Gordon Campbell | Parliament TV | Parliament Today | Video | Questions Of the Day | Search


Act helps health and safety of sex workers: report

Hon Lianne Dalziel
Minister of Commerce, Minister for Food Safety,
Associate Minister of Justice, MP for Christchurch East

23 May 2008 Media Statement

Act helps health and safety of sex workers, report says

Associate Justice Minister Lianne Dalziel today welcomed a report which shows the Prostitution Reform Act (PRA) 2003 has had a positive effect on the health and safety of sex workers and has not led to a predicted increase in their numbers.

The Prostitution Law Reform Committee, chaired by former Police Assistant Commissioner Paul Fitzharris, was asked to report within five years of the decriminalisation of prostitution to assess the impact of the law change on the human rights, welfare, and occupational health and safety of sex workers, and the ban on the use of young people in prostitution.

Lianne Dalziel thanked the Committee for its work and said the report was valuable in putting balance and evidence into the debate around the decriminalisation of prostitution.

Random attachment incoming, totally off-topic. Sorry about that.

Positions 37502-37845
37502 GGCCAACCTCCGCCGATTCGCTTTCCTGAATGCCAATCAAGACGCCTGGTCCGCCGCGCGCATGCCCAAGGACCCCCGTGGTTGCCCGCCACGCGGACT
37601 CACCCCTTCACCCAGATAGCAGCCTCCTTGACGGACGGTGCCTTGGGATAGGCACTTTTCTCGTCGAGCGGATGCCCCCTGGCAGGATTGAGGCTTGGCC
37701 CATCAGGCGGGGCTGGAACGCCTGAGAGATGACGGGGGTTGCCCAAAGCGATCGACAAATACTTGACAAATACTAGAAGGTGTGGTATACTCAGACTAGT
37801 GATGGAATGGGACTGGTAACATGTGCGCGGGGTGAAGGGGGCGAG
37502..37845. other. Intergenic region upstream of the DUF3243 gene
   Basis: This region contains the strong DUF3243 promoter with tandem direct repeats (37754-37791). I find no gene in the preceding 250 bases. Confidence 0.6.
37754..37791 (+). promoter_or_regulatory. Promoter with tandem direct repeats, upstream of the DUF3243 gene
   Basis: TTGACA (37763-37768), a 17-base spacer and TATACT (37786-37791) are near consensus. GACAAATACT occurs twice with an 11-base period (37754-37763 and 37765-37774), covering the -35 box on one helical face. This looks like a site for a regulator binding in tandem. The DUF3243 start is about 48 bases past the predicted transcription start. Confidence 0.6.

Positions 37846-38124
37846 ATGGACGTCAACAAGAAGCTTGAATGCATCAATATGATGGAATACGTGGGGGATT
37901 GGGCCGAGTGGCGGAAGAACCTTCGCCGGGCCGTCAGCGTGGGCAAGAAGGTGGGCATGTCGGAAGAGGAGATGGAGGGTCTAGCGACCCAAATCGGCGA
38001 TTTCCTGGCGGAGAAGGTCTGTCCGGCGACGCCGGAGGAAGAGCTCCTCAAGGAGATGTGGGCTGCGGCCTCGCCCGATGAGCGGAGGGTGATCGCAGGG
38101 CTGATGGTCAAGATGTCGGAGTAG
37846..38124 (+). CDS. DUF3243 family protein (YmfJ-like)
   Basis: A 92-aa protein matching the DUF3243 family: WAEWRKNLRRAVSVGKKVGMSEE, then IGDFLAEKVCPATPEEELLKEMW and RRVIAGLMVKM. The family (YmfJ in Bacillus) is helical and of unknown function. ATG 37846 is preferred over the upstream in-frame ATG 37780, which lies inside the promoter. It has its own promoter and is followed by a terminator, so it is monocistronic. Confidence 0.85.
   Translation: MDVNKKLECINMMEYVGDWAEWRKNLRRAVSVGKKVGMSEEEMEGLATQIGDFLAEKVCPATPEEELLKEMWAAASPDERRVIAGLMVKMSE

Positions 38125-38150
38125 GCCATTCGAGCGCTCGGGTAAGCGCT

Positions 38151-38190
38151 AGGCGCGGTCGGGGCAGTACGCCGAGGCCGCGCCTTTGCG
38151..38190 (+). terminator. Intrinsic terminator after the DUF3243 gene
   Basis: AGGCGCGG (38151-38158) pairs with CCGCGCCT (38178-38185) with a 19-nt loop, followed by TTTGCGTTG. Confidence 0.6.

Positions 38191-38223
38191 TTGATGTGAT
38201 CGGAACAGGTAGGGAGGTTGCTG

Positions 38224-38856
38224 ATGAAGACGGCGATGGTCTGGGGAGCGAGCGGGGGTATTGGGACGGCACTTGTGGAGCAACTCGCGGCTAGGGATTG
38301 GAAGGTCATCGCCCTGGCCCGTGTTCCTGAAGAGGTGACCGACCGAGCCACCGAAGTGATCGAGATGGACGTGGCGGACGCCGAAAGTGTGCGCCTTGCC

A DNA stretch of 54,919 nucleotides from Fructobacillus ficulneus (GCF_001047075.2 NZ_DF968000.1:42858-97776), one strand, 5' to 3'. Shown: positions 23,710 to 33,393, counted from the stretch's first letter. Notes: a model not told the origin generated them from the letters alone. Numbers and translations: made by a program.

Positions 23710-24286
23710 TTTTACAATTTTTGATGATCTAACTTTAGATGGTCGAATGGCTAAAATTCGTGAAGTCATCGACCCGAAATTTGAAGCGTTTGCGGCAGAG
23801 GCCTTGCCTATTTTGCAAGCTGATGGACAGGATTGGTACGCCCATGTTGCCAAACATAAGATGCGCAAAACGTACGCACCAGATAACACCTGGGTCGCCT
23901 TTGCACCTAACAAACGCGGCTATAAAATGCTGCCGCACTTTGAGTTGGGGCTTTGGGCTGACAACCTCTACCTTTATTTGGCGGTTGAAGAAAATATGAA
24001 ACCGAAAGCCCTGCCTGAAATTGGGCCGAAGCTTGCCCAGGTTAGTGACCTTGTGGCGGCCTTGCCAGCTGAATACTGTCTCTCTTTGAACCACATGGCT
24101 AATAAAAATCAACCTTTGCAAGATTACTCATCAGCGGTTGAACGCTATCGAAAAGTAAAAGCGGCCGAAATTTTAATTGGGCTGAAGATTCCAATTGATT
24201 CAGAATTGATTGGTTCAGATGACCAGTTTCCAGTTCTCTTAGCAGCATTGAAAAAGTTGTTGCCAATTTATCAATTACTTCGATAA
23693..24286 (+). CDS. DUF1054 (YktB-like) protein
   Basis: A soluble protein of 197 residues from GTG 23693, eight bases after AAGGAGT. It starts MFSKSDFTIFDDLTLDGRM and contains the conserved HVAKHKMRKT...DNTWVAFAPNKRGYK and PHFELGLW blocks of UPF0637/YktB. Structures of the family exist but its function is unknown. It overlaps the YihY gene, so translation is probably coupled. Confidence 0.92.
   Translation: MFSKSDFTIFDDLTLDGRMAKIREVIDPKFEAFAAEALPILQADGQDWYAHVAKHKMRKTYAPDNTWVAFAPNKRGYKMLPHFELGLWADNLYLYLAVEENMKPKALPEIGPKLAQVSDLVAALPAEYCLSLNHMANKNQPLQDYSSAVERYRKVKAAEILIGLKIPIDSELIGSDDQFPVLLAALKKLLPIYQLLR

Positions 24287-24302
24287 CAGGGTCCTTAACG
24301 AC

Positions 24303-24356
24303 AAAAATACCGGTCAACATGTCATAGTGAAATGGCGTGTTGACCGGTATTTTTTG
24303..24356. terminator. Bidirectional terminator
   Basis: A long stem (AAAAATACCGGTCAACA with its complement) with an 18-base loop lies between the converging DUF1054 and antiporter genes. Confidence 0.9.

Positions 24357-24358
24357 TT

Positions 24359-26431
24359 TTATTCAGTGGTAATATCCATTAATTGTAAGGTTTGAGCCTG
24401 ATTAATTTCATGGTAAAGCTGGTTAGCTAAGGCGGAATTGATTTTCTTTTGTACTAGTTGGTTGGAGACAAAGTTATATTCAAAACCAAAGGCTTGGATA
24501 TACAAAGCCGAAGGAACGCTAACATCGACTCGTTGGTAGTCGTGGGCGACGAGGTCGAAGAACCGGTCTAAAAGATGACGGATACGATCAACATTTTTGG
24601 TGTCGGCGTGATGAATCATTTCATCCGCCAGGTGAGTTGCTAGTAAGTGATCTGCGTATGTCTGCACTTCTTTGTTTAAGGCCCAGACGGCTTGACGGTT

"The report indicates that the numbers have remained more or less the same since the Act came into force and that most sex workers are better off under the PRA than they were previously, which was the intention of the Act.

"There's no evidence of increased numbers of people being used in underage prostitution. In fact, the PRA has raised awareness of the problem," Lianne Dalziel said.

"The PRA has had a marked effect in safeguarding the rights of sex workers. Removing the taint of illegality has empowered sex workers by reducing the opportunity for coercion and exploitation."

The report says many of the perceptions held about the sex industry are based on stereotypes and a lack of information.

Lianne Dalziel said the report shatters several myths with the following findings:
• Coercion is not widespread.
• Sex workers are more likely to be the victims of crime, rather than offenders.
• The links between crime and prostitution are tenuous and the report found no evidence of a specific link between them. The link between under-aged prostitutes and youth gangs is often a case of underage people hanging around with friends who happen to be in youth gangs.